In summer 2016, bedroom-pop songwriter Jay Som was touring with indie-rock musician Mitski, playing a short four-song set and only having released a two-track EP at the time. Less than a year later, the Oakland-based artist had released two albums, was on her own tour across the United States and was making it onto lists of the best artists of 2017. This April, Jay Som — stage name for Melina Duterte — will be making another tour stop: She’ll be the headlining act for WHRW’s Moefest.
The festival is organized each year by the music director of WHRW, along with a small committee within the radio station dedicated to coordinating which bands will headline. This year, Jacob Levine, music director of WHRW and a junior majoring in English, said that the station began looking for acts to come to Moefest in November, and that he knew he wanted Jay Som to headline the event from the beginning.
“I think she definitely has more name-recognition throughout the student body [than previous artists] — I think she’s also more of a current artist, very much on the up-and-up … I think this is going to be a very good year,” Levine said.
Jay Som began receiving critical acclaim after her proper debut, “Everybody Works,” was released in March of 2017 by Polyvinyl Records. The album was recognized as a top-50 album of the year by both Rolling Stone and Pitchfork, landing at 29 and 26, respectively. In the interim, she has been on tour with Japanese Breakfast and has opened for artists like Courtney Barnett.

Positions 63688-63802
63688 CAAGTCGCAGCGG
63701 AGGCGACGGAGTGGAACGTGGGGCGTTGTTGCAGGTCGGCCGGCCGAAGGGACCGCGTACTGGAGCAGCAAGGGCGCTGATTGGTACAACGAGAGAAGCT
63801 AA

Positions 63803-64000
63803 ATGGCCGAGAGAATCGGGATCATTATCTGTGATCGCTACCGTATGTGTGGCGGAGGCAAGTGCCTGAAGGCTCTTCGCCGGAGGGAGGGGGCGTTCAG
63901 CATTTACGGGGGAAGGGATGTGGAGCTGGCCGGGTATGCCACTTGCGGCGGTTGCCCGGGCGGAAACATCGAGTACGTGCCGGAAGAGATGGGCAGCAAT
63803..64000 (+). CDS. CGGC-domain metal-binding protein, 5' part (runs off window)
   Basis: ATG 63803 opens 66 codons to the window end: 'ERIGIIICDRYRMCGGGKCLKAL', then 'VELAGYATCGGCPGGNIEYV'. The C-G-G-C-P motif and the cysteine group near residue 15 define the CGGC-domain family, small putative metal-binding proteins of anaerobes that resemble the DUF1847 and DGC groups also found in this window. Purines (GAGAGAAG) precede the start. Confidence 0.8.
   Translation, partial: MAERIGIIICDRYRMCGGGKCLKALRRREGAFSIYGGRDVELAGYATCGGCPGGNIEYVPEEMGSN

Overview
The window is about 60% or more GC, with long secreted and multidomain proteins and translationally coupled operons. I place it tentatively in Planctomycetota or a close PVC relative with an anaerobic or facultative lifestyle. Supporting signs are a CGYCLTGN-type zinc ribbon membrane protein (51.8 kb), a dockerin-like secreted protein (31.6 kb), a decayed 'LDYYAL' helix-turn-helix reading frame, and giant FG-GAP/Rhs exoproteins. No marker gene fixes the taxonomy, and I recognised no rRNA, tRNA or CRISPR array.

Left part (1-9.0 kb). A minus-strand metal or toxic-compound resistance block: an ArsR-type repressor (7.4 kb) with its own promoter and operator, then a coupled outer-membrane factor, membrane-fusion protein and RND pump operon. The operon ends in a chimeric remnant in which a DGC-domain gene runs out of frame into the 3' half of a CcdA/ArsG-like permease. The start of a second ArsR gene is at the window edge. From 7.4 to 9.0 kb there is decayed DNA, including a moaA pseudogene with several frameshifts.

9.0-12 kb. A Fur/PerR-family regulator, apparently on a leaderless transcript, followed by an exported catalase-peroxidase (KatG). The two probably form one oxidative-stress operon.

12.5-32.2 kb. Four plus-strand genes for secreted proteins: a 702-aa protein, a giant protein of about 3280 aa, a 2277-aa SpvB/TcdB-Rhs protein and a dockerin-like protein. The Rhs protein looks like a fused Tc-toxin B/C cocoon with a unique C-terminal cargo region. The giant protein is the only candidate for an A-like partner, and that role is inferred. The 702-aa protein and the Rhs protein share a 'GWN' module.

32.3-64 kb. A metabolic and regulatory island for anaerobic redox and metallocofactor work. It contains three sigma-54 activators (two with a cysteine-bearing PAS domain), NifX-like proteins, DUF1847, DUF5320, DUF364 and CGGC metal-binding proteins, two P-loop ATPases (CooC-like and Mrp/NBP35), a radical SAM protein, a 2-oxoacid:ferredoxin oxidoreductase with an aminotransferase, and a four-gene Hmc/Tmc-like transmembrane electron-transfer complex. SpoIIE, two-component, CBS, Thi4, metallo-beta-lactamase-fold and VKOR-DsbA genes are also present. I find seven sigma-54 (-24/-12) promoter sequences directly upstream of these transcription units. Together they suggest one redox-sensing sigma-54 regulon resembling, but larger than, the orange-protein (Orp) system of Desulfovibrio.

“I think it’s really cool that we’re trying to appeal again toward the station,” Levine said. “As much as this is an event on campus for everyone in Broome County and the Southern Tier to show up — it’s free, they can do that — this is put on by WHRW and it is kind of a treat for the radio station, so I’m glad we’re angling back toward their music tastes.”
Jeffrey Goldberg, the general manager of WHRW and a senior majoring in geography, noted that Jay Som’s sound will be staying in line with musical acts that have been brought to campus in years past.
“Jacob [Levine] described Jay Som as ‘chill indie’ — we always promote Moefest as the indie alternative to Spring Fling,” Goldberg said. “That’s the atmosphere that we’re trying to put together, and we hope Jay Som complements it.”
Moefest will be held on April 21, beginning at 3 p.m., and is free to attend. Jay Som will take the stage at 8 p.m.